[strongly rotating wall cloud and associated funnel cloud, note the circulation already in contact with the ground (water spray on the sea cliff) ]

Around 2 pm the cumulated rainfall was extremely high (more than 500mm in Quezzi area) and severe flood was devastating the city centre, causing 6 deaths.

The motion of the mesocyclone along the convergence line at some point broke the equilibrium between Scirocco and Tramontana and the thunderstorm started to move towards WNW reaching the western part of the city.

This tragic day didn’t only show the vulnerability of an urban environment to such extreme weather events but also how the role of citizen scientists can be absolutely relevant in monitoring their evolution.

[copyright: all images belong to Niccolò Ubalducci]
Last Edit: 10 years 5 months ago by edoardo.mazza.
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Re: Meteonetwork: stormchasing during Genoa flood 10 years 5 months ago #35

Dear Meteonetwork colleagues,

i really like this contribution, it is very valuable from the point of view of better understanding this event, as well as impressive in showing how the cooperation with citizen scientists can be valuable not just from the data point of view.

We can really learn a lot more on the physics of the events using those images


more later
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Re: Meteonetwork: stormchasing during Genoa flood 10 years 5 months ago #37


i found over the web this interesting talk


It is providing the necessary conditions for the occurrence of waterspouts.

I checked if with our "fine-resolution" (5-1 km) wrf runs those criteria are satisfied and this is really the case:

indeed DRIHM e-Science environment will enable also finer resolutions run (< 1 km) and data assimilation efforts thus we will be able to capture such conditions even better probably...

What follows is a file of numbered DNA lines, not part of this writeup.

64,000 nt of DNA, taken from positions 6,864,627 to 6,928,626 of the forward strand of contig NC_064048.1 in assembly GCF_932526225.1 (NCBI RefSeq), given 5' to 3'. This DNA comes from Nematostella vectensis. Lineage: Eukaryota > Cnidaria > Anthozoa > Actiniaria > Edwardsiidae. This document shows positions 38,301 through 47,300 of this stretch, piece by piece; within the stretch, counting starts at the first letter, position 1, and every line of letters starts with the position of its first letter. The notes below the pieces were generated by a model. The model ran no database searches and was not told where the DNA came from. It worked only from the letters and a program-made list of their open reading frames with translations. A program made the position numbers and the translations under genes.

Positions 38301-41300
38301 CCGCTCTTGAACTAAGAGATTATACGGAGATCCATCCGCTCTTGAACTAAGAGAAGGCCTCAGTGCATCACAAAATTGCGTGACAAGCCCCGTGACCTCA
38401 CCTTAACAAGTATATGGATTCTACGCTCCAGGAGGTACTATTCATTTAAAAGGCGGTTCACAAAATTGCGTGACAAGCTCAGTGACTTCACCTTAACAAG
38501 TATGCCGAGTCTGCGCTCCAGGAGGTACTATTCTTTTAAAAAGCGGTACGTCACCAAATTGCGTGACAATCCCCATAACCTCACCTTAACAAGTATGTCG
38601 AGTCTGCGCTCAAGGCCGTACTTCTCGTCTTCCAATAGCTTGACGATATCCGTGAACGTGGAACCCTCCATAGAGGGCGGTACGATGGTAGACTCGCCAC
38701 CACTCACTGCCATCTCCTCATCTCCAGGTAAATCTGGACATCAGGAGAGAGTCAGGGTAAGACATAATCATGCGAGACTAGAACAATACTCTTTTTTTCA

Stay tuned and we will provide an update! B)

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Re: Meteonetwork: stormchasing during Genoa flood 10 years 4 months ago #40

thanks Antonio for your appreciation,

I hope everyone in the DRIHM community had found it interesting and I'd be very happy to answer to any kind of question related to this post. It was just a very brief summary of a much wider series of discussions and contributions that involved Meteonetwork and its citizen scientists during the Genoa event.

It's very pleasing to see that the results of our work really mean something to the scientific community, it makes you see the whole point of being a citizen scientist.

I'm really interested in the paper by Szilagyi and I've also found a slightly different approach in waterspout forecasting (Kuiper and Van Der Haven,2007); even though I still haven't found a good description of how this technique works it seems it has been tested several times.



I think this could be expanded to multiple case studies regarding, for instance, Italy and I'm quite sure that data from our weather stations' network could play an important role.

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Re: Meteonetwork: stormchasing during Genoa flood 10 years 4 months ago #43

Dear Edoardo

thanks again for your feedback, i fully agree with you. We think that there is a great potential into the citizen-scientists data, for example also for predictability studies concerning the forest fire risk.

I would like to interact with you and other citizen-scientists to define together the requirements for the DRIHM e-Science environment in terms of services useful for groups as Meteonetwork and similar ones

What do you think?

thanks a lot

best regards